How patriarchy kills girls' dreams by forcing them into marriage

How patriarchy kills girls' dreams by forcing them into marriage
By AS Siddiqui

The world is slowly unlearning years and years of discriminatory behaviour as the suppressed minorities have finally found their voice through social media. Despite rampant racism, sexism, hate, and bigotry instilled in their DNA, the society is finally coming to accept the differences that have kept women from having the same opportunities and benefits as men.

History is witness to the achievements of women from all around the world who have proven that men and women are equal in almost every way other than the biological differences and even in that case women are able to endure much more.
However, the Pakistani patriarchal society is unwilling to even acknowledge the sexism that continues to damage the lives of women in the country.

In Pakistan, a girl is perceived to have only one purpose to her existence – to get married to a man. Anything other than that is only a hobby until she finally manages to find a husband.

In the most stereotypical families, the parents of a girl start preparing for her wedding from the time she is born and continue to offer incentives to the in-laws after the nuptials in order to keep the marriage safe.
Most girls are restricted from having dreams and goals that may not be related to homemaking because what is the purpose of all that reading, studying, and having thoughts of being an individual when in the end, they'll be forced to be only mother and a housewife.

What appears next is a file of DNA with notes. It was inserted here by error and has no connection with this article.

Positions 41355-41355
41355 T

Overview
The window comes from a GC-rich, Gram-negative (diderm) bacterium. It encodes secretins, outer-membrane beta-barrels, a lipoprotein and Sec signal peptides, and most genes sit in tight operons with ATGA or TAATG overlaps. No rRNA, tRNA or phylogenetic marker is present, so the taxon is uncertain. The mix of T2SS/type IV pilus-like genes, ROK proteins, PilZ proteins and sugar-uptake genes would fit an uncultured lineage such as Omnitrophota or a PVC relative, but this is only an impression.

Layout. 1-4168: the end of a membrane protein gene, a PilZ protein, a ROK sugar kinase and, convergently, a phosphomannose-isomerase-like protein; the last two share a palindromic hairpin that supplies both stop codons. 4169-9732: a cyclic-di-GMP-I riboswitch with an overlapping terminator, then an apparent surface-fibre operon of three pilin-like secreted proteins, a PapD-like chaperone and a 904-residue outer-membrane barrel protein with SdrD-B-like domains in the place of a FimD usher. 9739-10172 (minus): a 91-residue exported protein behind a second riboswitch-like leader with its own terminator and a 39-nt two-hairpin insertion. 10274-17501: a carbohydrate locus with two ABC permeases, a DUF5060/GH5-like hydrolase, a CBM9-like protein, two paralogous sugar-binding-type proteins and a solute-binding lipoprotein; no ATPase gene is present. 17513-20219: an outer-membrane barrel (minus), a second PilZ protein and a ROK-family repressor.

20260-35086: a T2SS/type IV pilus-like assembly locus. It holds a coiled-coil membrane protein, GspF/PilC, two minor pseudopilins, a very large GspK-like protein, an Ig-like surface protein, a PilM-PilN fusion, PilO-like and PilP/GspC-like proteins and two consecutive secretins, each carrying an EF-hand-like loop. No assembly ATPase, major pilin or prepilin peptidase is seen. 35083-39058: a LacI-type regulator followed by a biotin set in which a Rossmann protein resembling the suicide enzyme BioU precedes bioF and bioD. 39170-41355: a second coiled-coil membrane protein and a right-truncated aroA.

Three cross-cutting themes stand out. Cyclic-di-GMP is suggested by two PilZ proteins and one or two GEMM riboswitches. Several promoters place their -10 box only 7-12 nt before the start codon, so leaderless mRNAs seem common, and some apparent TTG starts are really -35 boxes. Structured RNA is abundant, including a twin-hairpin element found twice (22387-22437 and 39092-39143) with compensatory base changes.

My sister was told that the last 3 years she had spent studying Psychology at university had only been allowed to keep her occupied. My parents forced her to drop-out before her final year to get married in 6 months. When we resist and fight for our rights, we are threatened and often attacked – verbally and physically. We are belittled and become hopeless to the point where we accept this norm as the only reality.

All my life, the women I know have stood by me and lifted me, sometimes with an explicit courage while the other times in a hidden-behind-their-own bars of societal pressure.

But I'm at a loss for words every time I see a female friend hurting because of the continuous attacks by this worn-out institution of marriage.

Recently, a friend shared how discouraged she was that her family was pestering her every day about finding a "rishta" at a time when she was excited about reaching an important new level in her career.

But it doesn't matter to them whether we become mathematicians, athletes, artists, or doctors until we don't have the protection of a man over, around, and above us.

Parents worry what will happen to their daughters once they are no longer alive as guardians, so they transfer the ownership of their daughters like they're an object or property, to a man who is financially stable and seems sane on the outside.

Often, most ambitious women are told not to be overachievers or opt for higher education because it will become difficult to find a good match for them. They are told to dumb-down for men who are satisfied with average performance in every aspect of their life.

The fight for our independence and women's right to live as we want is the type that will leave one brittle – emotionally and mentally but in the end the freedom and the experiences are all worth it.